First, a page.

To assess the utility of our three models in predicting the values of Δ Δ G due to point mutations, we compared the Pearson Correlation Coefficients of our Random Forest model (our highest scoring average) against equivalent coefficients for 12 other approaches that we found in the literature [28]. Our Pearson Correlation Coefficient value of 0.71 (combined single and double mutations) would rank our RF approach 2nd of 12, tying with ProMaya, and eclipsed only by ELASPIC having attained higher correlation coefficient value of 0.73, respectively. Understandably, any such comparison must be taken with caution, for example due to different data set sizes, different cross validation approaches, as well as data preprocessing. Although for this work we focused on a regression model rather than attempting a binary classification of the data, it is not uncommon in the literature for binary classification models to exclude neutral (0 ± 0.5 Δ Δ G kCal/mol) mutants. Any such similar pre-processing, which we did not do, might be employed by other methods and models attempting regression analyses, which might ultimately affect a ranking of different approaches.
Another important point worth reiterating is that none of our features were attained via direct calculations of energetic terms arising from changes in a protein’s confirmation due to a mutation. Although we previously indicated that doing so was a conscious effort on our part aiming to minimize costly energy calculations, indeed excluding energy terms might be related to a possible limitation of our approach. Namely, a mutation on a protein structure might induce a destabilizing or stabilizing effect due to reasons that are not structure-based, which our method would then not be able to reason about because our features are all purely structural in nature.

4. Materials and Methods

In this section, we provide more details about our feature processing, machine learning approaches, voting strategies and ablation study setup.

4.1. Data Preparation

4.1.1. In Silico Mutants

Our previous work [39] describes the production of 2072 structures with single mutations. In this work, we also consider double mutations. Of the ProTherm [2] entries that contained two mutations, Δ Δ G , temperature and pH values, we were able to gather 457 entries that had valid and easily parsable mutations. Of those, 74 entries had to be removed from the process of in silico mutation due to ambiguity of what chain the experiment was performed on among the multiple chains that had matching source residues to the ProTherm entry. From the remaining entries we were able to run 220 unique in silico double mutations across 21 proteins. This was done using the in-house program ProMuteHT [38] and off-the-shelf programs—Scwrl 4.0 [40] for small-to-large mutations and NAMD [41] for energy minimization.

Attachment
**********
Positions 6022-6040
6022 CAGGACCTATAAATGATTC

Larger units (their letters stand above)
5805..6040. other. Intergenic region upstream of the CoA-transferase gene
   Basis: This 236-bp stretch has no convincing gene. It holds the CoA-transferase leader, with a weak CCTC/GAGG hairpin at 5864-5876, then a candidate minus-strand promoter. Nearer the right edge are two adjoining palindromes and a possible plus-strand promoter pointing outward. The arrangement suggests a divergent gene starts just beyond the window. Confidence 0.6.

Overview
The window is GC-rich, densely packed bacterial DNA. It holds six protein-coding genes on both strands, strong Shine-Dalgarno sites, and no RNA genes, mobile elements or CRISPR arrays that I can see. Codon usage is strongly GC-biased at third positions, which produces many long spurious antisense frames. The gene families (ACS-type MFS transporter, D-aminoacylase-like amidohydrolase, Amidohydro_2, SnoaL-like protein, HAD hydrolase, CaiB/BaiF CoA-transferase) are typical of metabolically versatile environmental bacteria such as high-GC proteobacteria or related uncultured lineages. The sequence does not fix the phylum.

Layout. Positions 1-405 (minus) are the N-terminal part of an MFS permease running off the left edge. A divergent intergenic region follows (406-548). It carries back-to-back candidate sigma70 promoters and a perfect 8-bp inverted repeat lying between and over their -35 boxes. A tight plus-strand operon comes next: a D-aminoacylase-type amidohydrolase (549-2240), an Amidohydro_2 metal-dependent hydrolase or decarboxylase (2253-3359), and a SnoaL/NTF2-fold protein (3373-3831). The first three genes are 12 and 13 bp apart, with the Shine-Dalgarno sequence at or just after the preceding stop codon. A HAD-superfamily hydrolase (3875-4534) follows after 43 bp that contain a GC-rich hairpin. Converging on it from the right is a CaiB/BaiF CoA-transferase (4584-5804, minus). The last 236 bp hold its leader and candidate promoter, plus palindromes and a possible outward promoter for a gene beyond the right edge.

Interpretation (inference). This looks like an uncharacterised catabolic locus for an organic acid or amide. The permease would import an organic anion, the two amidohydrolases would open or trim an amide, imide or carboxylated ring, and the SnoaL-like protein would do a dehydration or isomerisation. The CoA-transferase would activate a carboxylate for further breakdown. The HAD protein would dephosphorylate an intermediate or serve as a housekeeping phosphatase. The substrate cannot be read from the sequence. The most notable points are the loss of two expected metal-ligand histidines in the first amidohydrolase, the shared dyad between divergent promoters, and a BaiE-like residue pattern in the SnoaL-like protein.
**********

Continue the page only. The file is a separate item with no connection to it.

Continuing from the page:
4.1.2. Rigidity Distance Scores

The effect of a mutation on the protein’s structural stability can be correlated with its effect on a protein’s rigidity. In our previous work [19,20] we measured the effect of the mutation by recording the change in the size of the Largest Rigid Cluster (LRC) of the mutant versus the wild type. The rationale was that the LRC is an indicator of the protein’s flexibility. We achieved over 77% accuracy in predicting the sign of the change of stability for a single point mutation to Glycine and Alanine. In a more recent work we introduced the concept of Rigidity Distance (RD), which relates the rigidity of the wild type and a mutant [37], and for which clusters of all sizes, and not just the largest rigid cluster, were used. The goal was to refine using the distribution of rigid clusters to identify destabilizing mutations. The motivation is that a mutation that reduces the size of the LRC is more destabilizing than a mutation that affects small rigid clusters only. Consider a hypothetical WT and its mutant such that the WT has an LRC of size 17 and the mutant of size 16, but the mutant has 5 times as many clusters of size 10. The count of clusters of size 10 of the mutant more than offsets the small difference between the WT and mutant’s LRC sizes. Our aim was to proportionally incorporate all rigid cluster sizes in determining the effect of a mutation. We developed three RD metrics, where W T i and M u t i are the counts of clusters of size i in the WT and Mutant:
d m : i = 1 i = L R C i × [ W T i M u t i ]
l m : i = 1 i = L R C i × l i n e a r W e i g h t i × [ W T i M u t i ]
s m : i = 1 i = L R C i × s i g m o i d W e i g h t i × [ W T i M u t i ]
For d m , the number of atoms in a cluster is multiplied by the difference of the count of those clusters in the WT and mutant. Effectively an atom in a large rigid cluster contributes equally to the RD metric as an atom in a small rigid cluster. We did not use this measure for the current study.